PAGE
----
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Gin’s $25-And-Over Tier Showing Rapid Growth

June 2, 2021

Gin’s future, like Bourbon and Tequila before it, seems to lie in premiumization. Brands priced above $25 a 750-ml. bottle generally outperformed their lower priced competition in 2020 and the majority of leading super-premium brands posted growth. Overall, the dozen leading gin brands above $25 a 750-ml. grew by 11.3% to 859,000 cases, according to Impact Databank, with nine of the 12 leading brands growing, two declining, and one flat. The higher end of the category is undoubtedly a bright spot for gin.

At 441,000 cases, William Grant & Sons’ Hendrick’s is the super-premium frontrunner by roughly 350,000 cases, and the sixth-largest gin brand in the U.S. Hendrick’s stands out for its flavor profile and its novel approach to limited releases, leading with a cucumber- and rose-focused flagship and offering consumers limited offerings like Midsummer Solstice. The latest limited release, Lunar, hit shelves in early 2021 and is the second spirit in the brand’s Cabinet of Curiosities series, made with citrus, baking spice, and floral essences.

Following Hendrick’s in the super-premium segment is Diageo’s Aviation gin. The brand has rocketed to its current position, up nearly 61% to 86,000 cases for 2020. “Our Nielsen data shows continued very strong double-digit growth in retail and we are beginning to see the on-premise reemerge,” said Andrew Chrisomalis, CEO at Davos Brands, which Diageo purchased for up to $610 million in August 2020. Chrisomalis said Aviation has exceeded expectations amid the uncertainty of the past year. In a recent interview with SND, Diageo North America president Debra Crew added, “(Celebrity partner) Ryan Reynolds continues to deliver great support and marketing ideas behind Aviation. The brand is continuing to gain share any way you measure it, whether it’s within total spirits, gin, or super-premium gin.”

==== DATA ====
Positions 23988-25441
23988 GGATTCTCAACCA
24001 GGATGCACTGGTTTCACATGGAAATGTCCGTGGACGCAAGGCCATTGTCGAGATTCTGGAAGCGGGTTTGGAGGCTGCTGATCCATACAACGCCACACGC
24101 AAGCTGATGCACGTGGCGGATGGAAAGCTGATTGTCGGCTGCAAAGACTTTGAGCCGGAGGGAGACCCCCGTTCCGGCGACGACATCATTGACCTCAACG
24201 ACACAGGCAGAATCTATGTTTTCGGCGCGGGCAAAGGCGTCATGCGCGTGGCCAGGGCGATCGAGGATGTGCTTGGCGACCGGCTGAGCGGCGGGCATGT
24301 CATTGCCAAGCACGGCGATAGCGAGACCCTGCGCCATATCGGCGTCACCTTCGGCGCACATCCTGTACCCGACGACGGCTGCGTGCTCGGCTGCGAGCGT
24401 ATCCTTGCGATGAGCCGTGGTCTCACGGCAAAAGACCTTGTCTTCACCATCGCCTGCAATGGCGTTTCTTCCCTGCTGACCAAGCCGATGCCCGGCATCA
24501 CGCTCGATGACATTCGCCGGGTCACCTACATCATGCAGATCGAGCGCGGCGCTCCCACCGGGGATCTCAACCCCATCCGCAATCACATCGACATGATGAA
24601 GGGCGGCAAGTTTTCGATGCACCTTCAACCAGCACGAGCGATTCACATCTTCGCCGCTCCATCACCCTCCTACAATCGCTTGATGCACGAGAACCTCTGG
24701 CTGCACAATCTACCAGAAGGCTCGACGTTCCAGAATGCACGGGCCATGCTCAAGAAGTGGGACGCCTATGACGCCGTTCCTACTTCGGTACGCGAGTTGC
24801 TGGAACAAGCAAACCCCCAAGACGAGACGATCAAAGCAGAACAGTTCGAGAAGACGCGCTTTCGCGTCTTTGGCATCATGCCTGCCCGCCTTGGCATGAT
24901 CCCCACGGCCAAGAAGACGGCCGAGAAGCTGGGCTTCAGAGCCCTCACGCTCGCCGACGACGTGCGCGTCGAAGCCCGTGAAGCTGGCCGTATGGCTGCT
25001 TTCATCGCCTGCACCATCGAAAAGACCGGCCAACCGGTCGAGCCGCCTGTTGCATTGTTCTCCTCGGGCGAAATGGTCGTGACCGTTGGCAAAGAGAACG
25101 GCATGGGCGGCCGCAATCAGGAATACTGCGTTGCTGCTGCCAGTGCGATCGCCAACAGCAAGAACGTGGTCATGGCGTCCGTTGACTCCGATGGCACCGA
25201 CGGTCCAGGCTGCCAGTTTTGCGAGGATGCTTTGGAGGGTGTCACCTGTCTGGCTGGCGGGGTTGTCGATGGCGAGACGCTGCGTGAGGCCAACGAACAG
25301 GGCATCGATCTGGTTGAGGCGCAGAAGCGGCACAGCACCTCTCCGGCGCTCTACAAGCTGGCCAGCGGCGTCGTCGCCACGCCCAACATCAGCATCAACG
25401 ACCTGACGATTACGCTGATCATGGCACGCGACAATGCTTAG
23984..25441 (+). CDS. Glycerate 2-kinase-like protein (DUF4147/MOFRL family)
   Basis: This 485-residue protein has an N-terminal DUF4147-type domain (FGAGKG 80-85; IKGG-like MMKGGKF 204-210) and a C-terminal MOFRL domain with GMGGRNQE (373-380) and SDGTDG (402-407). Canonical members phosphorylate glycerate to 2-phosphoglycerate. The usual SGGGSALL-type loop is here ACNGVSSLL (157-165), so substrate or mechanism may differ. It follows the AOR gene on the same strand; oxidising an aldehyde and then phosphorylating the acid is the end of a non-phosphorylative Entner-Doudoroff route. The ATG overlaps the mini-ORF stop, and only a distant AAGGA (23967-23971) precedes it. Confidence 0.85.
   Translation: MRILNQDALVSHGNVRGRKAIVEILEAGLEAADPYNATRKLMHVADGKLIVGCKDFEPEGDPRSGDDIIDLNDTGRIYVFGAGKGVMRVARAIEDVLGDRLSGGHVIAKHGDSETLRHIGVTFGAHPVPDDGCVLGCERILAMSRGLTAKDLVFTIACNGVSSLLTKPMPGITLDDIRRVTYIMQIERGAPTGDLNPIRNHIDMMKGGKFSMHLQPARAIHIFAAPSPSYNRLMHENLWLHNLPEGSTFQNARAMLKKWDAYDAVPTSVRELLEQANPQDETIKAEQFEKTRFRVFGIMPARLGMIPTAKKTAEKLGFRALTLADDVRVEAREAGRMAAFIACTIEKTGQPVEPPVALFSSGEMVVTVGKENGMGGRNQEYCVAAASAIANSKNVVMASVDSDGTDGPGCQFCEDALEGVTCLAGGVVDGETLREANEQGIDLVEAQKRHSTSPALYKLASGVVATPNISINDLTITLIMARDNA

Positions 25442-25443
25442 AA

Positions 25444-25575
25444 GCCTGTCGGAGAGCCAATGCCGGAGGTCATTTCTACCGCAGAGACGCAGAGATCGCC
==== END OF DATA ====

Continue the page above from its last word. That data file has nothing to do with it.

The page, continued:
Behind Aviation, there are a host of super-premium gins that are gaining market share and engaging consumers. Palm Bay International’s Drumshanbo Gunpowder Gin was up 78% to 53,000 cases in 2020, and was recently joined in the brand portfolio by a Drumshanbo Single Pot Still Irish Whiskey retailing at $65. Other rising players above $25 a 750-ml. are Maison Ferrand’s Citadelle at 52,000 cases on 9% growth, Rémy Cointreau’s The Botanist at 48,000 cases after growing by 15.6% last year, Beam Suntory’s Roku at 38,000 cases on a 9% jump, Azzurre Spirits’ Empress Gin (+138% to 31,000 cases), and 3 Badge Beverage Corp’s Uncle Val’s (+6.6% to 17,000 cases). Other notable super-premium priced gins include Samson & Surrey’s Bluecoat, up 10.2% to 29,000 cases, Zamora Co. USA’s Martin Miller’s, estimated to be flat at 25,000 cases, and Caledonia’s Barr Hill, up 9% to 24,000 cases.

As the super-premium gin subcategory develops, it has attracted celebrity investment. Ryan Reynolds continues to hold an ownership interest in Aviation, and he is not alone. Last September, rapper Snoop Dogg teamed up with Prestige Beverage Group to launch Indoggo, a strawberry flavored gin. The brand made a national push in February and, according to Prestige, early sales have outstripped their expectations, with more in-person tastings and promotions on the docket as the on-premise reopens.

Given the growth of flavored spirits and super-premium gin, Prestige believes that Indoggo—priced at roughly $30 a 750-ml.—is at the perfect intersection of developing trends within the industry. Snoop plans to integrate Indoggo into his live tours in the future. “I am an equity partner, this is my baby, my passion, my creation. This is not a spokesperson or license deal, this is mine,” he told SND last fall.—Shane English

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